The U.S. economy isn’t short on jobs, but corporations are struggling to find qualified workers that can fill the openings they have available. With companies continuing to struggle with filling positions, a tight labor market continues and jobless claims edge higher amid other signs of an expanding economy
The “is unemployment down” is a question that has been asked for years. The answer is yes, but not as much as you might think. The U.S. jobless claims edged higher amid tight labor market.
Last week, new claims for unemployment benefits in the United States increased marginally, reflecting a solid labor market in which firms are retaining their employees despite high demand.
The Labor Department said Thursday that initial jobless claims increased by 14,000 to a seasonally adjusted 202,000 last week, up from a revised 188,000 the week before, matching the lowest level in more than 52 years achieved back in December. The volatility-smoothing four-week moving average fell to 208,500 from a revised 212,000.
For the week ending March 19, continuing claims, a proxy for the total number of persons getting compensation from state unemployment programs, fell marginally to 1.3 million from the previous week. With a one-week lag, continuing claims are disclosed.
“There’s a lot of momentum in the labor market,” said Navy Federal Credit Union’s corporate economist, Robert Frick. “Things are beginning to calm down since recruiting is picking up, but these are exciting times for employees.”
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According to the Labor Department, employers had 11.3 million job opportunities in February, slightly less than the previous month’s record of 11.4 million. Because job postings have ceased expanding and salary growth has slowed, some economists believe that demand for employees has leveled off, although at a high level.
Despite an increase in Covid-19 instances linked to the Omicron form, employers created more than a million jobs in the first two months of the year.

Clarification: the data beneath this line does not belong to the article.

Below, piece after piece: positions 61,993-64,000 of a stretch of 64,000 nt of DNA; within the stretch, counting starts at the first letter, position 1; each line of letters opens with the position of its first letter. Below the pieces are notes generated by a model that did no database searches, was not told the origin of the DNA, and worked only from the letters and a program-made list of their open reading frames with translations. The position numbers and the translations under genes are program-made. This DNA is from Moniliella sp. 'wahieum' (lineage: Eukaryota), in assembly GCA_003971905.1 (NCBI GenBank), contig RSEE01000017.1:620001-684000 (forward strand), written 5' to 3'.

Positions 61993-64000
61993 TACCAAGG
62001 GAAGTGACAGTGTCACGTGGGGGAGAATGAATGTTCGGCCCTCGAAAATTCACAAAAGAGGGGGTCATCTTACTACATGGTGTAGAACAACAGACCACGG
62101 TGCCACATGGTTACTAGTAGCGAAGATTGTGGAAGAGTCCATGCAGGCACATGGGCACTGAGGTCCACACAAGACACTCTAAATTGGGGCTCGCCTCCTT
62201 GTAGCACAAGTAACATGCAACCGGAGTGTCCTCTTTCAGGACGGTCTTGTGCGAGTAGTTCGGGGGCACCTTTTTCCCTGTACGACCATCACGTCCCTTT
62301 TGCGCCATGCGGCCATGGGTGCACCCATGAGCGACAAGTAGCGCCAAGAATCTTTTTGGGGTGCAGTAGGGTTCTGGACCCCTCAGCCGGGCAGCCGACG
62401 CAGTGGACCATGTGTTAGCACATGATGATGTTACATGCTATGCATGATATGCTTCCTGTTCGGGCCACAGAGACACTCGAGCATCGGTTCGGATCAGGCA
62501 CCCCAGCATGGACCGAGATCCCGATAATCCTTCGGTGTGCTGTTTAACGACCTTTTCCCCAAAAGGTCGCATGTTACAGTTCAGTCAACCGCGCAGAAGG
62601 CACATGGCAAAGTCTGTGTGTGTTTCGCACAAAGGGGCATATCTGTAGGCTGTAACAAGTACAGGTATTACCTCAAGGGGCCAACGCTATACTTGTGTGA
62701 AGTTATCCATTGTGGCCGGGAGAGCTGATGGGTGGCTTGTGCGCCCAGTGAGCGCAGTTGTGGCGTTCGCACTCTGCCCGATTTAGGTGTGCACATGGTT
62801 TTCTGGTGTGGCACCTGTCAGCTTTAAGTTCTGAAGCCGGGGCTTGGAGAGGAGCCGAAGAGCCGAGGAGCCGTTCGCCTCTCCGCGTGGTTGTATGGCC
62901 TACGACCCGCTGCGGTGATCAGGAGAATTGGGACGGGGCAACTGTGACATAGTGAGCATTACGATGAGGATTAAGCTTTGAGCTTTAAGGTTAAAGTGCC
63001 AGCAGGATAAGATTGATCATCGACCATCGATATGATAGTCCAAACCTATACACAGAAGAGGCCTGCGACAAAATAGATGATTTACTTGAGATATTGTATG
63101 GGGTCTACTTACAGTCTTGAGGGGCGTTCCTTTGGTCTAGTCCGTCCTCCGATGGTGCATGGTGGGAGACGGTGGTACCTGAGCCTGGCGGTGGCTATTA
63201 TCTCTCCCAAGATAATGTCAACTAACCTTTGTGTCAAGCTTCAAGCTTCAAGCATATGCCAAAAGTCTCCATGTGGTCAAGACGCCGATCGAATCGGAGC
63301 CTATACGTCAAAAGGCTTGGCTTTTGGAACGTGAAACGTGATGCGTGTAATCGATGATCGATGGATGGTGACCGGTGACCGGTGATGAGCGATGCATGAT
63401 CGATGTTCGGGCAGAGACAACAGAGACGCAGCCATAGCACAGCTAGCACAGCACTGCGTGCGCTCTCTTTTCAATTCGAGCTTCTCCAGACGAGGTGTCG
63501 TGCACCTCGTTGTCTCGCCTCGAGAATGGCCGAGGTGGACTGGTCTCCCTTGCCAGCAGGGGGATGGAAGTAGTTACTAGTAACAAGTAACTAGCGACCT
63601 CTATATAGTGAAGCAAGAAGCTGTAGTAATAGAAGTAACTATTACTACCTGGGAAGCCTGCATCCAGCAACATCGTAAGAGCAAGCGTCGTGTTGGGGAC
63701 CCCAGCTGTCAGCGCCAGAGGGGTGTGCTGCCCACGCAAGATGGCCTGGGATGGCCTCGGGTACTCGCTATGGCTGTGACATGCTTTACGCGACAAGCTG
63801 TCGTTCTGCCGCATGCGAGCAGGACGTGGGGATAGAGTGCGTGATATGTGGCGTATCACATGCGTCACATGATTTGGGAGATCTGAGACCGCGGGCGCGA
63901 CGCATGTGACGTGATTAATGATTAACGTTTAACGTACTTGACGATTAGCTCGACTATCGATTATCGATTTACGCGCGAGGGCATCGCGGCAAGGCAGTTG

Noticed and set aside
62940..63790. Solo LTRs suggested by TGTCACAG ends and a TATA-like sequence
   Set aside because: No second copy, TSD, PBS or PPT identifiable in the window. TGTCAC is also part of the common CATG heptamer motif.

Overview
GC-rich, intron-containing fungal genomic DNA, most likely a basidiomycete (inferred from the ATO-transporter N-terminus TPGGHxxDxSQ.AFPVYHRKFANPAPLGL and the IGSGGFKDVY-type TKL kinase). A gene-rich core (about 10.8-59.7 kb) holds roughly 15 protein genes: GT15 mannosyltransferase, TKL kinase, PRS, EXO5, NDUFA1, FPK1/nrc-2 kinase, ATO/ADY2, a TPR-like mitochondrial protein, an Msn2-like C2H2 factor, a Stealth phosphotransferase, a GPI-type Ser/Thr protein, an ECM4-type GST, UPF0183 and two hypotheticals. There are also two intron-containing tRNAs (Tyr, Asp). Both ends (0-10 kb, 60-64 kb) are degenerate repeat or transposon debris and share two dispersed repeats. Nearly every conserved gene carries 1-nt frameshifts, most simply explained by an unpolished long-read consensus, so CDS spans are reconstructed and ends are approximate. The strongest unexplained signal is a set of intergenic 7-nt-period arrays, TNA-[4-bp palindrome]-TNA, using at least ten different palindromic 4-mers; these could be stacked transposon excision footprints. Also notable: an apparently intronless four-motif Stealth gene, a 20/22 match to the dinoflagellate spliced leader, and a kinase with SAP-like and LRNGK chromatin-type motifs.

In February of current year, the United States had 2.1 million fewer employment than it had in February of 2020, before the epidemic ravaged the economy.
If hiring continues at its current pace, payrolls should revert to pre-pandemic levels in the next four to five months, according to Mr. Frick.
The Labor Department’s March employment report, due out Friday, will include further details on hiring and pay growth, both of which are likely to have stayed solid.
According to economists polled by The Wall Street Journal, businesses created 490,000 jobs in March, down from 678,000 in February. According to their calculations, average hourly wages increased by 0.4 percent in March compared to the previous month, when pay growth was practically unchanged.
According to Dimitri B. Papadimitriou, an economist at Bard College, recruiting should grow simpler in the coming months as some individuals become less picky about the kind of employment they seek.
Mr. Papadimitriou said, “This is the moment for employees to have their choices realized—if they can be fulfilled.” “It won’t last much longer since they’ll have to go back to work at some point.”
Because of the lack of flexibility, some employees have avoided adopting positions in consumer services industries like as leisure and hospitality, according to Mr. Papadimitriou. In February, there were 1.7 million job openings in that industry, the second-highest number since December, when there were about 2 million.
“There isn’t much flexibility in those sorts of professions, and people want to be flexible,” Mr. Papadimitriou said, “but at least the salary regime has been increased there.”
Bryan Mena can be reached at [email protected]
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